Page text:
Phys & Sportsmed
2000; 28:38-48.
3.
Radin EL et al. Mechanical determinants of osteoarthrosis.
Sem Arth Rheum
1991; 21:12-21.
4.
Seedhom B et al. Mechanical factors and patellofemoral osteoarthritis.
Ann Rheum Dis
1979; 38:307-316.
5.
Lysholm J, Wiklander J. Injuries in runners.
Am J Sports Med
1987; 15:168-171.
6.
Subotnick SI, ed.
Sports Medicine of the Lower Extremity
. New York: Churchill Livingstone; 1989:193.
7.
Light LH, McLellan GE, Klenerman L. Skeletal transients on heel strike in normal walking with different footwear.
J Biomech
1980; 13:477-480.
8.
Subotnick SI, ed.
Sports Medicine of the Lower Extremity
. New York: Churchill Livingston; 1989:67.
9.
Subotnick SI. Forces acting on the lower extremity. In:
Sports Medicin of the Lower Extremity
. New York: Churchill Livingston;
Posted in Blog | Tagged | Comments Off on Overuse Injuries of the Lower Extremity

Tips for a Healthy Summer Vacation

Posted on by Dr.Mike
With summer here, many people are making plans to travel to far-off locations for some much-needed relaxation or family fun. However, traveling can be rough on the body; long hours in a car or on an airplane can leave you stressed, tired, stiff and sore.
One of the biggest insults to your system from prolonged sitting is the buildup of pressure in the blood vessels in your lower legs. Contracting and relaxing the muscles helps the blood flow properly.
The American Chiropractic Association offers the following tips to help alleviate the aches and strains associated with travel:
Warm Up, Cool Down
Treat travel like an athletic event. Warm up before settling into a car or plane, and cool down once you reach your destination. Take a brisk walk to stretch your hamstring and calf muscles.
Tips for Airplane Travel
· Stand up straight and feel the normal “S” curve of your spine. Then use rolled-up pillows or blankets to maintain that curve when you sit in your seat. Tuck a pillow behind your back and just above the beltline and lay another pillow across the gap between your neck and the headrest. If the seat is hollowed from wear, use folded blankets to raise your buttocks a little.
· Check all bags heavier than 5 to 10 percent of your body weight. Overhead lifting of any significant amount of weight should be avoided to reduce the risk of pain in the lower back or neck. While lifting your bags, stand right in front of the overhead compartment so the spine is not rotated. Do not lift your bags over your head or turn or twist your head and neck in the process.
· While seated, vary your position occasionally to improve circulation and avoid leg cramps. Massage legs and calves. Bring your legs in, and move your knees up and down. Prop your legs up on a book or a bag under your seat.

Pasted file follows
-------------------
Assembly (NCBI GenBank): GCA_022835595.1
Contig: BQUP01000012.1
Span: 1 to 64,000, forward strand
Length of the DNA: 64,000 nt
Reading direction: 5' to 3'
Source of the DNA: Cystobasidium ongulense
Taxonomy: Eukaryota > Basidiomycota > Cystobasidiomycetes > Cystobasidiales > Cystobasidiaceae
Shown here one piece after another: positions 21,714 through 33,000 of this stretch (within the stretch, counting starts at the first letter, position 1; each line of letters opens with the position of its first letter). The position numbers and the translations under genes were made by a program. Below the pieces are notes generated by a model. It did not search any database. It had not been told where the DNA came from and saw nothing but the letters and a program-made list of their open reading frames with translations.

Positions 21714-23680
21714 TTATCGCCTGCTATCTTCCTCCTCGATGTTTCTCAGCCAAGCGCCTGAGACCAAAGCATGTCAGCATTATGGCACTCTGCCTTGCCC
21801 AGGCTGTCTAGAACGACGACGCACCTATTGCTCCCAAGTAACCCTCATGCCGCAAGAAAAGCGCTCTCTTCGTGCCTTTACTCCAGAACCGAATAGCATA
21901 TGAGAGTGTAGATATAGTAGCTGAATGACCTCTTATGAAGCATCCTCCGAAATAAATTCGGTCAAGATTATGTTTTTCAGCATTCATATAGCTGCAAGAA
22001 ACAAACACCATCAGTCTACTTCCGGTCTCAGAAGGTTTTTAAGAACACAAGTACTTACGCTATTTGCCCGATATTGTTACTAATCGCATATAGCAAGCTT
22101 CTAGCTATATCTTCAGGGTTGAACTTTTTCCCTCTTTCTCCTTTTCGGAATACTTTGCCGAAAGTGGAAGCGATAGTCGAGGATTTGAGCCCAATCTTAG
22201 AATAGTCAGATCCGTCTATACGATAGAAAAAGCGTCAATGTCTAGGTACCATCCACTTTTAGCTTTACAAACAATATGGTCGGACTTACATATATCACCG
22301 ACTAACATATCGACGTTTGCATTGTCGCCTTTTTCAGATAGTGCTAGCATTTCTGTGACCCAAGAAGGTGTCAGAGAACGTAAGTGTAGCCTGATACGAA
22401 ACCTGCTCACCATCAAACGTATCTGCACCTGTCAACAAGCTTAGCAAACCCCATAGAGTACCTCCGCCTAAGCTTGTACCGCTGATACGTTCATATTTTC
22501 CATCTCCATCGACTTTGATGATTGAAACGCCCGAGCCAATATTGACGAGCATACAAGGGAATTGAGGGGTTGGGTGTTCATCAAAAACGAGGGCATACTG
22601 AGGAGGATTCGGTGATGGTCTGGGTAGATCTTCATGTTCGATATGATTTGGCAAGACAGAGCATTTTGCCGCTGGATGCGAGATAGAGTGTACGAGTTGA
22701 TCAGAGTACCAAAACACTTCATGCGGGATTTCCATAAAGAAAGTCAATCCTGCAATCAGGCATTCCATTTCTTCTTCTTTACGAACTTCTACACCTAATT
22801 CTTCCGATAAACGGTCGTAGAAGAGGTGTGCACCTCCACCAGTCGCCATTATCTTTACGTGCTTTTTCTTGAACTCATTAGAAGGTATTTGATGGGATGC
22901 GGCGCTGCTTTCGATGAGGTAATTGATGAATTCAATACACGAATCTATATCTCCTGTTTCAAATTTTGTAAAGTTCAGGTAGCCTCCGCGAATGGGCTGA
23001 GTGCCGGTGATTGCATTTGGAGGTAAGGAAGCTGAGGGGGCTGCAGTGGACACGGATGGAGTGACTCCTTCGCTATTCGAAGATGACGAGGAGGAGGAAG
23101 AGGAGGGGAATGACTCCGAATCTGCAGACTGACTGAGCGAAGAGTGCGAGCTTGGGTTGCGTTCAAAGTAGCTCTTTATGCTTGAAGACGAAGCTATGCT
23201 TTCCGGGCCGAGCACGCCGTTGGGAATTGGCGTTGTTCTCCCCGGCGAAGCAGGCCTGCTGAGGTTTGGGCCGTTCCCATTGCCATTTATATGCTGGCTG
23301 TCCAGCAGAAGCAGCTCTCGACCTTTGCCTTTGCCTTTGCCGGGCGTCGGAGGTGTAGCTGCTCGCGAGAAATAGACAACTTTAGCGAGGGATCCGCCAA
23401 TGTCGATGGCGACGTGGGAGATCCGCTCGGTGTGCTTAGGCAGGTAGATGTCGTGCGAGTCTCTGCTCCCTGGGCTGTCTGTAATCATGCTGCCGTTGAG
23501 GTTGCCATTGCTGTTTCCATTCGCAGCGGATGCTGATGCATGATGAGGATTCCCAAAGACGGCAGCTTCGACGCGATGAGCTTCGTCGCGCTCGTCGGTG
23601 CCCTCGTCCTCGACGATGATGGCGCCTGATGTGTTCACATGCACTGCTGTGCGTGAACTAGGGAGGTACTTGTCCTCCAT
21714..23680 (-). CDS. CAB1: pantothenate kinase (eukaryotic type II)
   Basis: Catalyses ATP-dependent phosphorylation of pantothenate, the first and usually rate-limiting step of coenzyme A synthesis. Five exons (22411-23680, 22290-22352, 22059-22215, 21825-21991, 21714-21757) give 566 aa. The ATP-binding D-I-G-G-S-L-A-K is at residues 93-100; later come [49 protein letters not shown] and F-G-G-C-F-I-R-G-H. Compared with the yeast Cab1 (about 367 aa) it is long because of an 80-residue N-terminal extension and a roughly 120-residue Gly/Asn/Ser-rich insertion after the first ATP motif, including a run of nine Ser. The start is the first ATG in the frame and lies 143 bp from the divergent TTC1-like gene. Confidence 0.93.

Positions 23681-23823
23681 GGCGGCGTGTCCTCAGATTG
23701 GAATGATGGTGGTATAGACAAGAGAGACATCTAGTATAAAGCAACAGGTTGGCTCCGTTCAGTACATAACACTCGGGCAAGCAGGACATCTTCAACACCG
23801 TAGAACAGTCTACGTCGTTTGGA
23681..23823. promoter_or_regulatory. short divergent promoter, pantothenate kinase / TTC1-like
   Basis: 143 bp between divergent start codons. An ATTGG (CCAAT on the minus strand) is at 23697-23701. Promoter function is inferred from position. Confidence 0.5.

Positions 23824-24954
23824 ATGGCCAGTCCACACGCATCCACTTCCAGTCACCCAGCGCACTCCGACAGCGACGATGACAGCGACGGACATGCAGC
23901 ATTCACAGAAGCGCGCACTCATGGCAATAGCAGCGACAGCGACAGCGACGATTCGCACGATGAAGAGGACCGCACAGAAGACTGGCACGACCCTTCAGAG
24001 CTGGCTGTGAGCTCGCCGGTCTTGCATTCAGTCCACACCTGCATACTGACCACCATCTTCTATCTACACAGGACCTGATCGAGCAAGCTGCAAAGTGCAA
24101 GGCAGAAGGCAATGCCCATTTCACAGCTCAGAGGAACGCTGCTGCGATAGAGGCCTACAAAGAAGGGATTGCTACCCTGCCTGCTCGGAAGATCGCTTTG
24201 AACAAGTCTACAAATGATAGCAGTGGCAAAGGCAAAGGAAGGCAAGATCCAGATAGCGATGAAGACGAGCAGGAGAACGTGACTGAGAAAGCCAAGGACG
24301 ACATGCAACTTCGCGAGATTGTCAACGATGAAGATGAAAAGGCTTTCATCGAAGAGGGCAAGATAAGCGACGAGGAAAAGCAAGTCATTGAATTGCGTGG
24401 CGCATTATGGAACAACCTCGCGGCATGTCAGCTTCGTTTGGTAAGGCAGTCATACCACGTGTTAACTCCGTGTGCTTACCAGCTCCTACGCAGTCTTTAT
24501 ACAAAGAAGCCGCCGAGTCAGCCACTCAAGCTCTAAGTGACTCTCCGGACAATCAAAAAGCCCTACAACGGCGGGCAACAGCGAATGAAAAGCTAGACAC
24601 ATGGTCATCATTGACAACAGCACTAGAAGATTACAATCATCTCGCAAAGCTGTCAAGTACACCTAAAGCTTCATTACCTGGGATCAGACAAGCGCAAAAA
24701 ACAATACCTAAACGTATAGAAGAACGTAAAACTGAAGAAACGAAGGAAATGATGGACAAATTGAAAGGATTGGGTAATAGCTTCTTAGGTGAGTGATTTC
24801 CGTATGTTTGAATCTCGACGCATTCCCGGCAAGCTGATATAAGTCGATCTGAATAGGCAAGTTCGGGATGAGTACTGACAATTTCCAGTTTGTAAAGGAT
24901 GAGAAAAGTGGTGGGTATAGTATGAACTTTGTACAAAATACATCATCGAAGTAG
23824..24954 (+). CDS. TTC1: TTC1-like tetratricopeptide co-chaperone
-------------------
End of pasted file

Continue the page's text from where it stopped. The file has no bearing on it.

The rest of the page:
Tips for Car Travel
· Adjust the seat so you are as close to the steering wheel as comfortably possible. Your knees should be slightly higher than your hips. Place four fingers behind the back of your thigh closest to your knee. If you cannot easily slide your fingers in and out of that space, you need to re-adjust your seat.
· Consider a back support. Using a support may reduce the incidence of low-back strain and pain. The widest part of the support should be between the bottom of your rib cage and your waistline.
· Exercise your legs while driving to reduce the risk of any swelling, fatigue or discomfort. Open your toes as wide as you can, and count to 10. Count to five while you tighten your calf muscles, then your thigh muscles, then your gluteal muscles. Roll your shoulders forward and back, making sure to keep your hands on the steering wheel and your eyes on the road.
· To minimize arm and hand tension while driving, hold the steering wheel at approximately 3 o’clock and 7 o’clock, periodically switching to 10 o’clock and 5 o’clock.
Posted in Blog | Comments Off on Tips for a Healthy Summer Vacation

SPRING SHOVELING?

Posted on by Dr.Mike

Shoveling in 2018 may not be just for winter. March may go out with a roar!

 

February, and maybe March, bring lots of snow for most of the country and with it comes the dreaded task of snow removal. Shoveling your driveway is already a hassle; don’t let it be a pain in the neck and back, too. The American Chiropractic Association suggests the following tips to help you avoid muscle strain and other injuries when shoveling:

  • Use a lightweight, ergonomically-designed shovel.
  • If possible, push the snow aside instead of lifting. If you need to lift, bend your knees, allowing the muscles of your legs and arms to do the work instead of your back.
  • Do not throw snow over your shoulder or to the side. This requires twisting or turning motions that can cause injury.
  • Take frequent breaks – a fatigued body asks for injury.
  • Stop immediately and seek medical attention if you feel faint, dizzy or have chest pain.

If after a few days you continue to feel soreness or muscle strain, it may be time to visit your local chiropractic office.